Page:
SIRF Roundtables Blog

Doing It Wrong Costs Money; And You Probably Are

I’ll save you from the suspense: the “It” you are probably doing wrong is metrics. Specifically, performance metrics, by which I mean the measurements you put in place to guide or change people’s behaviour or decision making. A decade ago I gave a presentation at an international conference titled “What Gets Measured Gets Done”, and I have written about metrics before in this space, so you may have realised that I fancy myself a bit of an expert. Don’t believe me? Google “Lewis’s First Law of Metrics”. In case you don’t go to the effort, it states You get what you measure – that’s the risk you take. I should probably say that phrasing isn’t mine, it belongs to Bob Lewis (no relation) but is remarkably similar to ‘what gets measured gets done’. Bob also has a corollary – If you mismeasure, you mismanage – which essentially says that doing it wrong will cost you.

How do you know if you are doing it wrong? Ah, there’s the crux of the matter. Let’s look at some examples and see if we find some patterns.


I once was a Director of Lean for a division of a Fortune 500 company. Before I started the head of purchasing had negotiated price rebates from our yarn suppliers based on quarterly usage. The more we bought, the less it cost. If we took those yarn spools and aggregated them into what are called warp beams (a giant spool with a thousand threads wound around it), the accounting software changed the value of that yarn upward by 10% from the original negotiated price, 20% if we include the rebate. It was like printing our own money!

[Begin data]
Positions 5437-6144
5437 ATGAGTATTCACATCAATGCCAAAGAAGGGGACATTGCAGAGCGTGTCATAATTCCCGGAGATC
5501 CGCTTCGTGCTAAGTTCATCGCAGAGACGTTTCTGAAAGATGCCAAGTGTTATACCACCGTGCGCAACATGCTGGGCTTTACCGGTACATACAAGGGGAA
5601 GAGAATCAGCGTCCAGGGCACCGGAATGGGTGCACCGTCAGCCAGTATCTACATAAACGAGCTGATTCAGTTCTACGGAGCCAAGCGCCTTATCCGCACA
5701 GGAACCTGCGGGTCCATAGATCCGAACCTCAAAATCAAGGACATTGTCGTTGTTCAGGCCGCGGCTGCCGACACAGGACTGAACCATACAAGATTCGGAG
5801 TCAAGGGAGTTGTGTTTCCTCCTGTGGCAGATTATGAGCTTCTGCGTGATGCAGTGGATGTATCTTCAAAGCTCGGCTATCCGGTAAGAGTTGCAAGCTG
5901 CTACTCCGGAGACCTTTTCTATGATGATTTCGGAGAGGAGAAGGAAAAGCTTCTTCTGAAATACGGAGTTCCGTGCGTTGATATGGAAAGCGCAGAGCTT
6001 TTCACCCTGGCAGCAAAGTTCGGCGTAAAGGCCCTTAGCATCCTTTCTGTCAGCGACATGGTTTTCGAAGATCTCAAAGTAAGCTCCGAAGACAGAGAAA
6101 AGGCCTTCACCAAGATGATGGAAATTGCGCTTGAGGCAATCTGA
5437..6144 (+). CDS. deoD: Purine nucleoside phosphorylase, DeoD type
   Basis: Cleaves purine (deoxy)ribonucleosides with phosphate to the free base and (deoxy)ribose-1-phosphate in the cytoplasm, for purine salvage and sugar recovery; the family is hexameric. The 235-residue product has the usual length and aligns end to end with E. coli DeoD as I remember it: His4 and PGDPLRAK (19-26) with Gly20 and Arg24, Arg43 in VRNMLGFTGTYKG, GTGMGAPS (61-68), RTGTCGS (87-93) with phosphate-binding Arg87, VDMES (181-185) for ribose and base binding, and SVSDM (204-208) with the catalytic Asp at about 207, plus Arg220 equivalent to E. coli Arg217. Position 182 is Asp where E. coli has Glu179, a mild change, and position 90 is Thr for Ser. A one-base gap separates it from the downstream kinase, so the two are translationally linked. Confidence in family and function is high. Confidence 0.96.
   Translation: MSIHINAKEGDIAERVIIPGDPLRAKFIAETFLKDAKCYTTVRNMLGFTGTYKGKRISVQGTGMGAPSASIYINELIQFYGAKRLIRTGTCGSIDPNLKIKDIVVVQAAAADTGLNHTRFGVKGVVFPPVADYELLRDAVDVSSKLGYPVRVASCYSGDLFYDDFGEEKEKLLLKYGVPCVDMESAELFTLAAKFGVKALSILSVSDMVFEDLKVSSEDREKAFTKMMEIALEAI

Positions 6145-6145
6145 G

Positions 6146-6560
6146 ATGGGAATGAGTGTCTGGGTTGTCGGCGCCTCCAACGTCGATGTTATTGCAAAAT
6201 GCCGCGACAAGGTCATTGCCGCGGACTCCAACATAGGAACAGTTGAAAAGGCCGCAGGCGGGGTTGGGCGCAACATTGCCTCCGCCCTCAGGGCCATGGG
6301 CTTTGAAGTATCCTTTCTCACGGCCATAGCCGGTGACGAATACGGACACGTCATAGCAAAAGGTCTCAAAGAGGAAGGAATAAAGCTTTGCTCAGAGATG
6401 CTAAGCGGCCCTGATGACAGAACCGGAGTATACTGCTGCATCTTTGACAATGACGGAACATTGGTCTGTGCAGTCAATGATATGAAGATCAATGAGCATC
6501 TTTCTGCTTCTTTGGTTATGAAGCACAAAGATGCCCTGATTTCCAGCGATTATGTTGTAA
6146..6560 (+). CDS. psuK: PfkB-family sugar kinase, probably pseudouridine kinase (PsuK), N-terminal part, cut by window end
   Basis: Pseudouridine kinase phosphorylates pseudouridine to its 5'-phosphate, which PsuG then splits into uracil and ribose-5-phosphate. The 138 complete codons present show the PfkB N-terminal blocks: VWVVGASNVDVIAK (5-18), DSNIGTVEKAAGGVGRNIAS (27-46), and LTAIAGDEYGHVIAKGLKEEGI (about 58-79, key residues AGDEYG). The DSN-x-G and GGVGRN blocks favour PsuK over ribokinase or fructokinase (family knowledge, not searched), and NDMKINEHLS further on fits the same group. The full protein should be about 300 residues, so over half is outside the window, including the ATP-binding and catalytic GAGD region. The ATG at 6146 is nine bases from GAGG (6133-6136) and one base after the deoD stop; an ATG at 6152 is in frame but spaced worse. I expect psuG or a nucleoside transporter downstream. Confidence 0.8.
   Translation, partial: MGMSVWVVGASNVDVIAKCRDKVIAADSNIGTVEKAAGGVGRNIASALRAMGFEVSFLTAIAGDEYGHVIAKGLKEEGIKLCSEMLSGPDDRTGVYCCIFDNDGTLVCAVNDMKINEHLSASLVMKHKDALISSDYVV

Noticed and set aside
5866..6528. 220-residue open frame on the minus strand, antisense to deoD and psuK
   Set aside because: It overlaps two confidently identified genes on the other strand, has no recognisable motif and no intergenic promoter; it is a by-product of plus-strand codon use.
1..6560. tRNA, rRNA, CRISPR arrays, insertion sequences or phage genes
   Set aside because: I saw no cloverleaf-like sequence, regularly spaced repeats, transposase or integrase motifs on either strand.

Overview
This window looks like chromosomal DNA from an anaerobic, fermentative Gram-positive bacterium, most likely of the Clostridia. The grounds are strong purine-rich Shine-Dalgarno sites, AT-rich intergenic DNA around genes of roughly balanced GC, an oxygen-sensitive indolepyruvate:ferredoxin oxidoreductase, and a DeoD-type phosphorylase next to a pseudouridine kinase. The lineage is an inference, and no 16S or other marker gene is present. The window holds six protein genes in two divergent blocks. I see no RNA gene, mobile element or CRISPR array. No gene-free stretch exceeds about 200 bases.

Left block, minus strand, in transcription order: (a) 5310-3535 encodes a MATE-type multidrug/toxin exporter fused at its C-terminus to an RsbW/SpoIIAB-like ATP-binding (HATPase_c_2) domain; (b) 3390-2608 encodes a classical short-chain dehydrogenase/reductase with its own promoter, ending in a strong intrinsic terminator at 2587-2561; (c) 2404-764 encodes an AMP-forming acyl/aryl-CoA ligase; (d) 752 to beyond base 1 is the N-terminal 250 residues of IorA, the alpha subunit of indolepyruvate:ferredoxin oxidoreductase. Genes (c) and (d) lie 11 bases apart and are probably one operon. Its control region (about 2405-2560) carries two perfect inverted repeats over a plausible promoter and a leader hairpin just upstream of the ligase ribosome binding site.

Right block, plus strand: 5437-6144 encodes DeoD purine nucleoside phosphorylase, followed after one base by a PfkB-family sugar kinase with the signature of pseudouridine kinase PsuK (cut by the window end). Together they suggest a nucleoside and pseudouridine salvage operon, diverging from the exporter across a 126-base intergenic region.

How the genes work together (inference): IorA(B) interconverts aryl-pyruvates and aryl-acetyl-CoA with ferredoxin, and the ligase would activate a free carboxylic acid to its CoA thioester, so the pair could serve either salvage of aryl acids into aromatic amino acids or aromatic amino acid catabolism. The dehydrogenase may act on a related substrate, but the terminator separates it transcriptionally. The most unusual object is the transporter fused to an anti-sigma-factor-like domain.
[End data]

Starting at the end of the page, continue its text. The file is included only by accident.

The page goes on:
I know what you are thinking - Yeah, yeah, inventory is bad, blah, blah, blah. Not so fast. Did you think that holding costs and extra inventory was the only consequence? I haven’t even started yet. As Director of Lean I initiated some operating changes. Turns out we had eight months of inventory for a product that was going to end in five. Oops, write off $250,000. One of my kaizen teams worked out that we actually only need 3 days of completed warp beams (not eight months), so we began to empty the stock and stopped ordering yarn. Oh no, our rebates stopped coming from the yarn supplier! Without them, our finances look funny and we won’t have consecutive quarters of profit! Oh no, that means the CEO will miss out on his bonus! We better “pull ahead” next quarter’s “rebates” from our yarn supplier. In case you were wondering, “pulling ahead” “rebates” is not only impossible from the point of view of the meaning of those two phrases, but is illegal as well. The results? I was soon fired for pointing out the problem with pulling ahead rebates. Seven months later the US Securities and Exchange Commission found out about the “pulled ahead rebates”. Nine months later the Fortune 500 company was bankrupt, and the CEO was headed to prison.